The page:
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Five of the best cheap drift cars

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Drifting is an extremely exhilarating and rewarding pursuit, but it’s not cheap. Between tyre and fuel costs and mechanical upkeep, it can be both time-consuming and costly if you plan to attend events regularly. Saving money on the car itself, then, is a priority for many.

If you’re just starting out and have a tight budget to stick to, we’ve put together a list of five excellent used cars that should fit the bill. 

BMW 3 Series (E46)

Prices from £1,500

The older E36 BMW 3 Series model used to be the go-to budget drift car here in the UK, but times have changed. Limited supply combined with high demand has pushed prices way up, and finding one in decent condition is no mean feat nowadays. 

Let’s instead turn our attention to its successor, the E46. Much more common and almost as good to drive, the E46 is now the default choice for budding drifters. Choose a 325i or 328i model if your budget allows, as they have plenty of power to get you started.

Mazda MX-5 (NA & NB)

Prices from £1,500

If you relish a challenge and like the idea of owning a smaller two-door car, the first and second-gen MX-5 models are a great choice. When we say ‘relish a challenge,’ we mean in driving terms; these cars are pretty reliable despite their age, so you shouldn’t need to work on them all that much. 

They can be tricky to handle though, on account of their short wheelbases and relative lack of power. But look at it this way: if you can master drifting your MX-5, you’ll be able to drift the other cars on this list with relative ease.

Lexus IS200 (GXE10)

Prices from: £2,000

Looking for something a little more exclusive? The IS200 isn’t as common a sight as the cars above, but still has plenty going for it. Its chassis is shared with the Toyota JZX110 Mark II – a proven Japan-only platform – meaning it has double wishbone suspension all round and optimal front to rear weight distribution.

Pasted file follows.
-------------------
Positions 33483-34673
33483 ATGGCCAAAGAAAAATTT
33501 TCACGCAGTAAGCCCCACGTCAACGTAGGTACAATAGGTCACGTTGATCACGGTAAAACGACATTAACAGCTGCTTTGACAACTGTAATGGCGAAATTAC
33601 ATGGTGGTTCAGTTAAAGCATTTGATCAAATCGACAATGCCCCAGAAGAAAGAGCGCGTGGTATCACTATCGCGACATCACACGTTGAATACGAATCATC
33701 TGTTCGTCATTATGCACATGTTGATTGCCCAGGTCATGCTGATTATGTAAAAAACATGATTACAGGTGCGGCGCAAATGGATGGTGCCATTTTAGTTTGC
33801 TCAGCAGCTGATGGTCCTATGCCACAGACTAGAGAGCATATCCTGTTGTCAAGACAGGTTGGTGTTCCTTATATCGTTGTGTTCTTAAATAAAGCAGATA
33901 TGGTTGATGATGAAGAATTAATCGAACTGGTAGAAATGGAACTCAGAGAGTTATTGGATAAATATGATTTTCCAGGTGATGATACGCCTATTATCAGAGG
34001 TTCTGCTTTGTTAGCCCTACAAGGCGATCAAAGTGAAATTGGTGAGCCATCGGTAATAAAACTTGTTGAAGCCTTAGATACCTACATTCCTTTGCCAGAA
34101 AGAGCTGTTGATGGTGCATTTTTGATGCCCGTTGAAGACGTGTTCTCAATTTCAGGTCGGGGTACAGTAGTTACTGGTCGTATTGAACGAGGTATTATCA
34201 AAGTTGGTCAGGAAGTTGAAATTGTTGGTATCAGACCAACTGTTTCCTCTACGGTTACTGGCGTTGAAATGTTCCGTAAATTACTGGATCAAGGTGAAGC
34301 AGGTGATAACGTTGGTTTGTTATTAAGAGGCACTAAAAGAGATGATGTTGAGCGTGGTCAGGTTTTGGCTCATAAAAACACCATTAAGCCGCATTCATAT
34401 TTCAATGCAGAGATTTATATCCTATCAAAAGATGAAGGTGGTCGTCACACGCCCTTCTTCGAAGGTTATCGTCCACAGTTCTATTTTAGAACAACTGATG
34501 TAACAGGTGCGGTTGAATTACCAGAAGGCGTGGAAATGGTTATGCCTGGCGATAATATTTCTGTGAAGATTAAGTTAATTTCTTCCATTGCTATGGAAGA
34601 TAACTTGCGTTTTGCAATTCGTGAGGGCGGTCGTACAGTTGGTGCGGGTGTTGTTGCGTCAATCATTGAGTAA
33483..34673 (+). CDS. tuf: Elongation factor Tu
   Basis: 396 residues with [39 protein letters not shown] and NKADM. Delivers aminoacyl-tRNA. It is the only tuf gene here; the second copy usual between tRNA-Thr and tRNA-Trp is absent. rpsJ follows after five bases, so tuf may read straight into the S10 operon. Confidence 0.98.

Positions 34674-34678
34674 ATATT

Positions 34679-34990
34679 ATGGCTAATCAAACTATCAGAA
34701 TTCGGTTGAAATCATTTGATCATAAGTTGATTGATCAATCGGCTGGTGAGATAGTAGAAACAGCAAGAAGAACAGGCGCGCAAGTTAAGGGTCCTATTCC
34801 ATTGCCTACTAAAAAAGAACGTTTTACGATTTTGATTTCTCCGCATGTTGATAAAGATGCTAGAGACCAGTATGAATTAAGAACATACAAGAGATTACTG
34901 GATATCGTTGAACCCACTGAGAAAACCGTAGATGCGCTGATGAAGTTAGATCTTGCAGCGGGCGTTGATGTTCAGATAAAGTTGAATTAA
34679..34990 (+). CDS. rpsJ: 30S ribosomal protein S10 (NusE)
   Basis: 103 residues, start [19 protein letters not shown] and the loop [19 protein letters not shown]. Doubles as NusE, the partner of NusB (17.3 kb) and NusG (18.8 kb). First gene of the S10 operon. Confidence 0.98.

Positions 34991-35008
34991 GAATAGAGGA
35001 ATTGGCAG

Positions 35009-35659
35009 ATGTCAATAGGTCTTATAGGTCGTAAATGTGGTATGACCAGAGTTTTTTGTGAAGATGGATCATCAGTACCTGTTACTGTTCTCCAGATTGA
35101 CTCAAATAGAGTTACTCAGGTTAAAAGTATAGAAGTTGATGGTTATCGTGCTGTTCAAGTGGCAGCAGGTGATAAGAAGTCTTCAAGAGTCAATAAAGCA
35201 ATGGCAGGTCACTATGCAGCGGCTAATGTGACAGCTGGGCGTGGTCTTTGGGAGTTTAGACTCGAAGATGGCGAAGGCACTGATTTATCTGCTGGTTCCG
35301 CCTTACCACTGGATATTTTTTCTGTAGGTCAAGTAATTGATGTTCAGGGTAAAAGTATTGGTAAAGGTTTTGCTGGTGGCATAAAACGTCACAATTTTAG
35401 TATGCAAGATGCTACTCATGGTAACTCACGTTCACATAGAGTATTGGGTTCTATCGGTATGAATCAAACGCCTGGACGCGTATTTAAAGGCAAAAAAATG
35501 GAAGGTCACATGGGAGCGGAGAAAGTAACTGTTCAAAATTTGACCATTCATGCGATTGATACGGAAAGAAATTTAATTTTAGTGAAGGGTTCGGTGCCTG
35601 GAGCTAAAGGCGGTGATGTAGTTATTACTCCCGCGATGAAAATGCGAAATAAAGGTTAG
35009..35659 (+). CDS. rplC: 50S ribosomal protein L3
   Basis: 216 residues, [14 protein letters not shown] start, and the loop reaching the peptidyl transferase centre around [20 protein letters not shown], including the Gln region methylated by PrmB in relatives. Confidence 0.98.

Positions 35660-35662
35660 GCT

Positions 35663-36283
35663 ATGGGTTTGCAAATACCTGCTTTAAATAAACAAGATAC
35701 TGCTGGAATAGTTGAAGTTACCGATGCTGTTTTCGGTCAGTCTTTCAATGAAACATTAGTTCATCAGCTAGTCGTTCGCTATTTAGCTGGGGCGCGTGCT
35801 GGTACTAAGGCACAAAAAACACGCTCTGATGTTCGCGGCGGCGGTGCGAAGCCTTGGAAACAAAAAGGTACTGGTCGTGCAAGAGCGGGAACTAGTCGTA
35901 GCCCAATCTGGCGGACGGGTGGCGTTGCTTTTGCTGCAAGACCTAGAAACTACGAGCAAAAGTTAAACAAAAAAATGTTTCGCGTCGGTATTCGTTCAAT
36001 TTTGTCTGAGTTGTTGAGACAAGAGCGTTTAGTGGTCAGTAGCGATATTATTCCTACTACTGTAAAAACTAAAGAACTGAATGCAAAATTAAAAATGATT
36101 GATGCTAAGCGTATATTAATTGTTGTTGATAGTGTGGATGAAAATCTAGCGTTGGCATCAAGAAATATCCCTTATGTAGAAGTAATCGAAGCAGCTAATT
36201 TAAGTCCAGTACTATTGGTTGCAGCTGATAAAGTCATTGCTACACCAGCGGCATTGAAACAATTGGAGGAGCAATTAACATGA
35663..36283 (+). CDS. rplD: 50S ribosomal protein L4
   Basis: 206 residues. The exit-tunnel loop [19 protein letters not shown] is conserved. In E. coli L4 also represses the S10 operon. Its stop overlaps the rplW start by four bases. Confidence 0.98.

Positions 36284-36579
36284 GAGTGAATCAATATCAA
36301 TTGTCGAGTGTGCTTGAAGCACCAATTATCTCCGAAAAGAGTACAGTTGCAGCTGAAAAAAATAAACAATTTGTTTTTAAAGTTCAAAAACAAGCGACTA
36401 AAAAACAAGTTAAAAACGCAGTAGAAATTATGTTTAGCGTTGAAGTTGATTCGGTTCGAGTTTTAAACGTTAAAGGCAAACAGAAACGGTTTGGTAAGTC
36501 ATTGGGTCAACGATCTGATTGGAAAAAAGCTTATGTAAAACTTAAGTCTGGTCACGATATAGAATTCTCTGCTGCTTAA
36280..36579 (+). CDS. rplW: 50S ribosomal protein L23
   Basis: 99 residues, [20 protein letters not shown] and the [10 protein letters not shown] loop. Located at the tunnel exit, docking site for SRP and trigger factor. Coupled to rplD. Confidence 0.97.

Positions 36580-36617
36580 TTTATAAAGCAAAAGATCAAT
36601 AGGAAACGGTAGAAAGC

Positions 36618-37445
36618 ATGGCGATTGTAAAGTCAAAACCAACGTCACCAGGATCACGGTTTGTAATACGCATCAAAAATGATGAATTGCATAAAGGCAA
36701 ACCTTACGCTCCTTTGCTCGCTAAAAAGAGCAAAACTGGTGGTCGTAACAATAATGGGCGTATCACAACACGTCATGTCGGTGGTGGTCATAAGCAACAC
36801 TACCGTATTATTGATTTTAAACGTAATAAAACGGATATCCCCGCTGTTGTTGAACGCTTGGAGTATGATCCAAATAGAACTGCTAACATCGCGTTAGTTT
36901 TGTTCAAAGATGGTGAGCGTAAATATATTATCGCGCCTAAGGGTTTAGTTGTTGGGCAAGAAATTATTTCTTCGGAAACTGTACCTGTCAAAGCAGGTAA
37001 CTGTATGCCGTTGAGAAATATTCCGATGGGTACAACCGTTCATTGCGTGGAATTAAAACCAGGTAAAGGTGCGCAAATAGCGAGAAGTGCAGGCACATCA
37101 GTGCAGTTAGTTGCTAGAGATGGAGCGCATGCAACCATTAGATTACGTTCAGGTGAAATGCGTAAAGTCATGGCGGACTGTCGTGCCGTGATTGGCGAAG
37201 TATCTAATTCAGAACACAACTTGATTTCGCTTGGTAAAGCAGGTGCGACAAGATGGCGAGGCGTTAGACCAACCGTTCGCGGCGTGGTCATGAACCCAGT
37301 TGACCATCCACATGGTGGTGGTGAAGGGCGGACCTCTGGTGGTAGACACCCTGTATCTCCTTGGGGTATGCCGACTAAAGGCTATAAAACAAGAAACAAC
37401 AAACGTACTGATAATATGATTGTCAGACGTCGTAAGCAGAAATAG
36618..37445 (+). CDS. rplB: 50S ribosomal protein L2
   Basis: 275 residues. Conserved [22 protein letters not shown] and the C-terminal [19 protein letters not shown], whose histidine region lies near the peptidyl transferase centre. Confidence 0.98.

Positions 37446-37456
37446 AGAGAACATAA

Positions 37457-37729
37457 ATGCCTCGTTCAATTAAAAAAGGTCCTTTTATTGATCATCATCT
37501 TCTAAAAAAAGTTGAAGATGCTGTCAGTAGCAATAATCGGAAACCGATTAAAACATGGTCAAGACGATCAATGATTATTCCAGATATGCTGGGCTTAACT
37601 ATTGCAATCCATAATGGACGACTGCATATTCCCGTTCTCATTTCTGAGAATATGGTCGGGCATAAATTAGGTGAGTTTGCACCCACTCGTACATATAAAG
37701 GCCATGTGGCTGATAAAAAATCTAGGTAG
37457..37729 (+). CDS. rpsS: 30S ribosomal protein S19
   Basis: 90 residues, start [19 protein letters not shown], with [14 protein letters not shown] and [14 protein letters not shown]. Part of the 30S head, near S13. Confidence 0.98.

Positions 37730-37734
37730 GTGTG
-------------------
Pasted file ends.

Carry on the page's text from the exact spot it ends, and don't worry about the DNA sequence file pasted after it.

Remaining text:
It certainly handles well, but it’s let down by the lacklustre 1G-FE engine. Reliable it may be, but it doesn’t have as much power as you’d like. Still, with enough air in the rear tyres, the 153 bhp IS200 can certainly party – and you can add an aftermarket supercharger or turbo kit down the line if you want more power.

Nissan 350Z

Prices from: £3,000

Yes, this is the most expensive car on our list, but is it the best? We think so. Powered by the stout VQ35DE engine, this handsome coupe develops just shy of 300 bhp, which is transmitted to the rear wheels via an equally durable six-speed manual gearbox. 

Aftermarket support for the Z is huge too, so you’ll be able to upgrade yours easily if the mood takes you. From angle kits to exhausts, you’ll find plenty of upgrade parts available from a whole host of manufacturers. 200SXs and Silvias are out of reach for most people now, and though the 350Z can’t match those cars in desirability terms, it’s just as good (if not better) in many ways – reliability for one!

Mazda RX-8

Prices from: £2,000

Speaking of reliability, that’s exactly what plagues our final car. Used values of the Mazda RX-8 have been at rock bottom for a while now, and they show no signs of rising just yet – all because of what lies beneath the bonnet. The RX-8’s Renesis rotary engine revs high and is fun to use, but misinformed owners often didn’t maintain it well enough, leading to hundreds of premature failures.

However, if you can track down a car with a freshly rebuilt engine (particularly a more powerful 231 model) and maintain it fastidiously, you’ll be onto a winner. Praised from new for its agile, predictable handling, an RX-8 on top form is a thoroughly rewarding drive. Just make sure you buy with care when buying a used car for drifting.